By Clara Hinton —
Grief is such a difficult journey, but it becomes especially difficult around the holiday season. Everywhere you look, there are reminders of family times, laughter and cheer, and times spent sitting around the table telling stories and eating a delicious meal together.
For the person who has lost a family member, the holidays take on an entirely new meaning. There are thoughts of emptiness, loneliness, incompleteness and a fear and dread of facing the holidays without their loved one there. The family is no longer whole.
Following the death of my 13-year-old sister, the holidays changed dramatically. She was a lively girl who loved to chatter, and she was often the highlight of the holiday because of her bubbling enthusiasm.
She died in the month of June and the first Thanksgiving and Christmas were faced with an anxiety of not knowing what to do. Others told us to act “normal” and to try to have a happy holiday season and to keep the family traditions going for the two remaining children – my younger sister and me. That was probably the worst bit of advice we could have been given!
Nothing felt right. We missed my sister terribly, but we didn’t know how to express our pain. We attempted to have our usual turkey on Thanksgiving and our gift exchange and visit from Santa on Christmas.
What a terrible mistake! We didn’t feel ready to “celebrate” anything, much less carry on normally around family and friends. Those holidays are the worst I can remember. We were suddenly foreigners in a strange new land wandering around lost, and we had no map to follow to guide us through the land of grief.
When the death of a loved one occurs, for a long time we don’t even know who we are, much less know how to act. Nothing smells right, feels right, or seems right because nothing is right. Why, then, would we try to act as if everything is normal? Grief is a time when it is fine to break all traditions and do what is right for you. It’s a time to take care of you and not feel guilty for doing so. It’s a time to find a new normal – a place that is manageable for you without fear of criticism from others.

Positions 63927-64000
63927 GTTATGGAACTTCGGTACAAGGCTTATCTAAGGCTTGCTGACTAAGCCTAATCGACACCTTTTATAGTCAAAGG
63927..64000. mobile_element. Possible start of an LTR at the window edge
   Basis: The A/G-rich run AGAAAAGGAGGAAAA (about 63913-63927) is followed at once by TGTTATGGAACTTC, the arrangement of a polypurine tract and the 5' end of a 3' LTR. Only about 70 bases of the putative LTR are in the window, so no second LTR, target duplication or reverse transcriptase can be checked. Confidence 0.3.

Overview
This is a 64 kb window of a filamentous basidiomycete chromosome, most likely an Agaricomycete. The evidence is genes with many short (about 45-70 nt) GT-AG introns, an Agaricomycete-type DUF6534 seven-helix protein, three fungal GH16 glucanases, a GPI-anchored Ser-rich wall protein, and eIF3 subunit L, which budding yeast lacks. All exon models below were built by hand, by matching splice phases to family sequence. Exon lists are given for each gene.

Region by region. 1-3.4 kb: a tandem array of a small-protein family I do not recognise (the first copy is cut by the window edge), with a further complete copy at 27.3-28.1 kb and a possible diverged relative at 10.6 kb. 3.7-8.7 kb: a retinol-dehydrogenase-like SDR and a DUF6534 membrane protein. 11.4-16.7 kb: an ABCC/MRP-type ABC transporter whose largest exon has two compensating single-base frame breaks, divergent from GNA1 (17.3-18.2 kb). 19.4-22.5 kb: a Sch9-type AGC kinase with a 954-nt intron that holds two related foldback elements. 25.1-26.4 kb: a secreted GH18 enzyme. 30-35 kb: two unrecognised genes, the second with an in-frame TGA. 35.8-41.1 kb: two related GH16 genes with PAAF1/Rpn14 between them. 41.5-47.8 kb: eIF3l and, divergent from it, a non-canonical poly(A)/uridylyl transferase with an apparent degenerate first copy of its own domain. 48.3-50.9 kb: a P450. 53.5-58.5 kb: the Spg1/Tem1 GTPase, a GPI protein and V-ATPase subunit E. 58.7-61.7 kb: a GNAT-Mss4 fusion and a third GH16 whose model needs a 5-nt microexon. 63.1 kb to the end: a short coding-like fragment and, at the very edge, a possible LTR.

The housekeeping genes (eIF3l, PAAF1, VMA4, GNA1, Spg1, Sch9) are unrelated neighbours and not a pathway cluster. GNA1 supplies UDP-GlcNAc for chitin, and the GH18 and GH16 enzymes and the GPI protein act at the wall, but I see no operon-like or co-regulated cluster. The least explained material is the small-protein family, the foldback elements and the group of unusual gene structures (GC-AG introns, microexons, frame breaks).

Have a plan for the first holidays following the loss of your loved one. Most often, the anxiety that leads up to the holiday is much worse than the actual days simply because we don’t have a plan. Do what feels right to you.
Maybe you want to eat fast food and take a walk in the woods or along the beach. Perhaps you’d feel best if you visited the gravesite and spent time talking to your loved one. Maybe you want to avoid the holidays altogether and you’d rather spend time at home working on a project or lounging in your pj’s all day with the phone turned off. Whatever it is that will help you make it through the holidays is what you should do. There is no right or wrong way to grieve.
The first holidays are generally the worst because everything is so different and because your pain is still so raw. Once you make it through the hurdles of the “firsts” you will find ways to include your loved one into all of your days, and with time you will find your “new normal.”
Joy will eventually return, but it takes time and work. Be extra kind to yourself as you take each step in this journey we call grief. And, remind yourself often that there will come a time when you will face the holidays with anticipation and joy once again. Nothing will ever be the same following your loss, but in time your new normal will allow you to laugh and enjoy happy times in a new and different way.
Reach Clara Hinton through her website, www.silentgrief.com.Tags: grief, hope